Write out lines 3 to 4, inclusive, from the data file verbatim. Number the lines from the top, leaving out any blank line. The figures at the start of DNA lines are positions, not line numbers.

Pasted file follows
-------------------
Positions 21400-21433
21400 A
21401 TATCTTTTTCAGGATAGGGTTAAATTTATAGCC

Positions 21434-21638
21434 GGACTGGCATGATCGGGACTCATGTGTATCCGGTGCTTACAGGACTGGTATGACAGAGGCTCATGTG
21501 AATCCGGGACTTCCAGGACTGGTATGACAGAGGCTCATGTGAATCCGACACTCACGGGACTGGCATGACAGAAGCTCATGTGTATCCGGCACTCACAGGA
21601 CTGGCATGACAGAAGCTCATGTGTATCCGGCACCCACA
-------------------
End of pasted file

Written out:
21401 TATCTTTTTCAGGATAGGGTTAAATTTATAGCC

Positions 21434-21638